As all my friends and colleagues know, I LOVE coffee. I like it hot, I like it iced, in the morning, at night, on a car, on a train, in the rain (sorry, too much Dr. Seuss in our house). For me, it is a simple pleasure…creamy, comforting, and best enjoyed in great company. It’s a morning necessity, a reason to linger, a quick pick me up, a great “snack” and an even better “dessert”. Does anything smell better than a freshly brewed pot first thing in the morning?
I must say, that I’ve come by my obsession honestly. Growing up, my mom always had a cup of coffee reheating in the microwave and for as long as I can remember my dad has made a stop at Dunkin (small with milk) part of his daily work routine. I take mine with extra cream and one splenda. I used to do the whole “skim milk” thing, but I assure you it is well worth the extra 45 calories to treat yourself.
Imagine my delight to find out that one of my favorite things actually has some great health benefits! Although studies have not identified a cause and effect relationship, here are some positive outcomes associated with enjoying your cup of Joe:
- A longer life – According to a May 2012 article in the New England Journal of Medicine, those who drank coffee at the beginning of a 13-year study had a slightly lower risk of death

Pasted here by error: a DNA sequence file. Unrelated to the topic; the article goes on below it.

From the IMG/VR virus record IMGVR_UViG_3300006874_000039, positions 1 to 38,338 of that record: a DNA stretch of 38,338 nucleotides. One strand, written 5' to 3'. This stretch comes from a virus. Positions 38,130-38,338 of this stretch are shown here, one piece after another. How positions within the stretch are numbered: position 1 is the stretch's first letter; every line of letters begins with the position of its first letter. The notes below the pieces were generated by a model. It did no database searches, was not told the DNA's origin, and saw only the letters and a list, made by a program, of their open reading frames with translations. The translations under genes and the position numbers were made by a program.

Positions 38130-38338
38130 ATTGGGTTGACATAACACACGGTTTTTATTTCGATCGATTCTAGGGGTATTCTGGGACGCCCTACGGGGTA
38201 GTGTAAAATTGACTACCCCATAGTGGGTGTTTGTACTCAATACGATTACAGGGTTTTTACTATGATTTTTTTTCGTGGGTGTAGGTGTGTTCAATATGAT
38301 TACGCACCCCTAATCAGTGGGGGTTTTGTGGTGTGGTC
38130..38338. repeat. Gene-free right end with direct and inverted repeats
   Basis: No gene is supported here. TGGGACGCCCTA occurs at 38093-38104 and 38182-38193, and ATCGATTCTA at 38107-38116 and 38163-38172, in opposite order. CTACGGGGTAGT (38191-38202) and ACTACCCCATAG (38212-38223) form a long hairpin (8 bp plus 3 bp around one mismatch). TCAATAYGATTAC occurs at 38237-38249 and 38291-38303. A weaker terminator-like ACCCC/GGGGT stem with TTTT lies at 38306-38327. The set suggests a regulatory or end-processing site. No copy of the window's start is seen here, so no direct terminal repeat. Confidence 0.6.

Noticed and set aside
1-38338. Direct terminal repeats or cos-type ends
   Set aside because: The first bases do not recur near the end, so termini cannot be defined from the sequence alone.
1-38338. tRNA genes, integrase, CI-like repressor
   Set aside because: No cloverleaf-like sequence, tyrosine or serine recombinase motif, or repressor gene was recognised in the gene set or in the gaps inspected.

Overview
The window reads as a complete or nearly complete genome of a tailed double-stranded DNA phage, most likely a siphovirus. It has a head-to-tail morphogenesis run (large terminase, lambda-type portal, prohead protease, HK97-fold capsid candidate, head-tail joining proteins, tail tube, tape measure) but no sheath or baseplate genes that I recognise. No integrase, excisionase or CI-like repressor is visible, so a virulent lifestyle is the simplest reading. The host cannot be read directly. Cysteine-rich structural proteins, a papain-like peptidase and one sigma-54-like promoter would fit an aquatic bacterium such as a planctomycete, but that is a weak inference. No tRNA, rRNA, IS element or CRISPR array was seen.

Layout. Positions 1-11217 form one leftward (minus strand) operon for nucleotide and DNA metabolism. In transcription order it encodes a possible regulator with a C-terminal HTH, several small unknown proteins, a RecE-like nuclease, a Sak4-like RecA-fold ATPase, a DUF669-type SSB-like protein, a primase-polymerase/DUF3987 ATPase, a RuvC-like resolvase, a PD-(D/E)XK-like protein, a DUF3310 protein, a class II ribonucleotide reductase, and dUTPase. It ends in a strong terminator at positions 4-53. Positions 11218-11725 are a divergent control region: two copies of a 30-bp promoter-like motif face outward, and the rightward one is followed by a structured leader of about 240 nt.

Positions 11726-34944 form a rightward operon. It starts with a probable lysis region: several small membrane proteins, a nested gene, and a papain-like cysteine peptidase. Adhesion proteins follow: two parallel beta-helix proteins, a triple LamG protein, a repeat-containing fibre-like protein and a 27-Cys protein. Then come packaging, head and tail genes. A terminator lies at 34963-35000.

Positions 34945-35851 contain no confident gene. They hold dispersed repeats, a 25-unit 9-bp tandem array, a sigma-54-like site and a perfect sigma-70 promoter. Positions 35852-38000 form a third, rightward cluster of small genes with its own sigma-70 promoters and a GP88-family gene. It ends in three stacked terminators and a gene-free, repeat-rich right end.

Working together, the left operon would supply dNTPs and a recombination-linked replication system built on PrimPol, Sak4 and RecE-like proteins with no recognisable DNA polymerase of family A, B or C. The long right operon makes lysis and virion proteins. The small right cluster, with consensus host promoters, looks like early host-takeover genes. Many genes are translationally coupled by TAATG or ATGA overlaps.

- Lower risk of type 2 diabetes – In a 2009 study, the Archives of Internal Medicine reported that people who drank the most coffee seemed to have the lowest risk of developing type 2 diabetes
- Lower risk of Parkinson’s & dementia (including Alzheimers) – Coffee, Alzheimer’s & Parkinson’s Disease Facts | Coffee …
- Lower risk of stroke – Stroke: Journal of the American Heart Association reported that women in the study who drank more than a cup of coffee a day had a 22% to 25% lower risk of stroke
- Decreased risk of liver cirrhosis & cancer – Coffee intake is associated with lower rates of liver disease
- Less depression – A study out of the Harvard School of Public Health, which looked at 50,739 women over the course of three decades, found that a female’s risk of depression goes down as her caffeine consumption goes up
As with everything, moderation is best. Harvard Health Publications has reported that there seems to be a tipping point where excessive coffee consumption can actually be associated with cardiovascular problems including increased heart rate or blood pressure and irregular heartbeats. It can also lead to higher calorie consumption, trouble sleeping, and some extra trips to the potty.
“There is certainly much more good news than bad news, in terms of coffee and health,” says Frank Hu, MD, MPH, PhD, nutrition and epidemiology professor at the Harvard School of Public Health.
By Meri Mayes, Owner – Iron Physical Therapy